The title page of The Vampire; Or, Detective Brand’s Greatest Case (1885), as reprinted by Strangers from Nowhere Press, includes the name of an essay placed after the novel. That essay is Gary D. Rhodes and John Edgar Browning’s “America’s First Vampire Novel and the Supernatural as Artifice.” Those last four words were my first clue that the novel’s central detective, Carlton Brand, would turn out to be what I’ve come to call a debunking detective. In essence, debunking detective work involves meddling kids pulling the sheets off ghosts to reveal imposters underneath. Think of Sherlock Holmes in The Hound of the Baskervilles, Hercule Poirot in “The Adventure of the Egyptian Tomb” or Miss Marple in “The Blue Geranium,” and even Thomas Carnacki in “The House Among the Laurels.”
Unlike the others, Carnacki usually digs down to the case’s root and finds an otherworldly pest there, and mystery stories with such verified supernatural elements have guided my selections for the Chronological Bibliography of Early Occult Detectives. The list is plenty long as it is, but it would be downright exhausting — and never exhaustive — if I were to include debunking detectives.
SPOILER: Yep, Brand discovers that the villain in The Vampire was employing “the Supernatural as Artifice.” Therefore, nope, he does not join the sleuths on my list. (I’ll revisit this decision if, in his second or third greatest case, Brand proves a werewolf is a human who, on special occasions, sprouts impressive body hair and proceeds to impolitely gnaw on other humans.) Given that the title culprit is more faux vampire than a certified supernatural one, this novel might be framed as America’s First Vampiresque Novel. And it’s really more detectivesque than vampiresque. Instead of coffins and castles and crucifixes, the focus is on investigations led by characters named Blakely and Brace and Brand.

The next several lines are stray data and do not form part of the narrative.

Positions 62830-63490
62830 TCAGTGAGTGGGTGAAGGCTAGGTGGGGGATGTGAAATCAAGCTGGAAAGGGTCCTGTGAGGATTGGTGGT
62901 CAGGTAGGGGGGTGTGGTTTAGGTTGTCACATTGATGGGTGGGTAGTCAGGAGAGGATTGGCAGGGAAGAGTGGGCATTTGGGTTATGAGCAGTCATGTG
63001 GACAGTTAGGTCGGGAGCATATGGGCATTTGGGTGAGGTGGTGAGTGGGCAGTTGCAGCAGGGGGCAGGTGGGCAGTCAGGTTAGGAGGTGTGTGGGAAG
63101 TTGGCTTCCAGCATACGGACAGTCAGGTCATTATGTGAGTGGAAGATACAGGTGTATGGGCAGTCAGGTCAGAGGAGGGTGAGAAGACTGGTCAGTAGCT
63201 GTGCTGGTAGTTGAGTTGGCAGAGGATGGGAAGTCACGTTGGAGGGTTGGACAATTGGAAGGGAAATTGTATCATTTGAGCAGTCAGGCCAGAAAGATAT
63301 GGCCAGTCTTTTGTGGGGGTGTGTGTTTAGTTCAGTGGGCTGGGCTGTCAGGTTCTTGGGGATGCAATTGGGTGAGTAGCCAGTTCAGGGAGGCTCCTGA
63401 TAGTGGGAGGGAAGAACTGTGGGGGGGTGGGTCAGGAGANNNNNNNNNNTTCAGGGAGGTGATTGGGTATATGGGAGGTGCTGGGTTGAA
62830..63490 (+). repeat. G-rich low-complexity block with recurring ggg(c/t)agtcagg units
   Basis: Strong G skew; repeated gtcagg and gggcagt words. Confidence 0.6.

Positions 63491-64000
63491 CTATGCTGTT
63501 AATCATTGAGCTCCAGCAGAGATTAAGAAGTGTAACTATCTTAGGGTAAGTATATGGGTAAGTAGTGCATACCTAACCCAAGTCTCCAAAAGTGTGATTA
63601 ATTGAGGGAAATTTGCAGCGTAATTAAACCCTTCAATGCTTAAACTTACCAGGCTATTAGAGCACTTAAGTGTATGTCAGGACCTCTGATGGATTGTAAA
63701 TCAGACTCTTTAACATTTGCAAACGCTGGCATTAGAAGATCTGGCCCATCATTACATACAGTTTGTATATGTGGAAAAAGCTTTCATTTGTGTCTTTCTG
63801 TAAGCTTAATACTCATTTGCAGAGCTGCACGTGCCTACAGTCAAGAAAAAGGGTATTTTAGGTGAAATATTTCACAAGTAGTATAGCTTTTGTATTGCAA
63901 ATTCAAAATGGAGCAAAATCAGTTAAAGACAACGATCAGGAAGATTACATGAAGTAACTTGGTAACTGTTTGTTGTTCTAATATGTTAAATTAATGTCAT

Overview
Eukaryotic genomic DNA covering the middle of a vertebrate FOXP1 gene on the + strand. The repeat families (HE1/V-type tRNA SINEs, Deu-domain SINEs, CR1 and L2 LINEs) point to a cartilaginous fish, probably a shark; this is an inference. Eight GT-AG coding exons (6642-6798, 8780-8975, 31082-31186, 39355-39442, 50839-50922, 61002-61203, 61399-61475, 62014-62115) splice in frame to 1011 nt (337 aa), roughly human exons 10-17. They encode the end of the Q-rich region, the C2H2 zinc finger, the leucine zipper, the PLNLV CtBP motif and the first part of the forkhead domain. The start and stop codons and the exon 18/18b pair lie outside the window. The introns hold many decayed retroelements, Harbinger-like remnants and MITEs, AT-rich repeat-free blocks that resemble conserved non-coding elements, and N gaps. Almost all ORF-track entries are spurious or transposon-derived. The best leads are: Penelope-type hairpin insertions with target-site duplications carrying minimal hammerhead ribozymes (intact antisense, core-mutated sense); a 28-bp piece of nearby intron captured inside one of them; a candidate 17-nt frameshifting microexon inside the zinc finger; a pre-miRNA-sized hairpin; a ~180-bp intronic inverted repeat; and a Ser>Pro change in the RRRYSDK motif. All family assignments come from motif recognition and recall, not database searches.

This is certainly not a negative criticism. Rhodes and Browning explain in their essay that a solid tradition of non-supernatural horror literature existed in the U.S. during the 1800s. One strain, they say, involves “real-life horrors,” and the other stirs up a specter of the supernatural “only to rationalize it” (pp. 249-250). The second strain prepares the way for The Vampire as well as for Holmes and his debunking colleagues. Rhodes and Browning go on to describe Brand as being “prescient of Conan Doyle’s Sherlock Holmes, who would not appear in print for another two years” (p. 255). In this regard, The Vampire might be viewed as much closer to Conan Doyle’s Holmes tale “The Adventure of the Sussex Vampire” (1924) than to Bram Stoker’s vampire novel Dracula (1897).
If approached with this in mind, The Vampire becomes a fun, goofy, melodramatic, not-even-trying-to-be-realistic yarn one expects from a dime novel, which it originally was. In fact, I found it amusing to assess Brand’s performance in light of Sherlock-to-Come, a competition that I’m sad to say the American loses. Brand’s Plan A involves repeating Brace’s Plan A, which ended with that detective being murdered. Brand’s Plan B is to repeat Plan A, which ends with his being outmaneuvered by a character known as Miss Marita Madriea, a mysterious figure with a whiff of Irene-Adler-to-Come. Brand’s Plan C? Repeat Plan A. Ask Goldilocks: the third time’s a charm.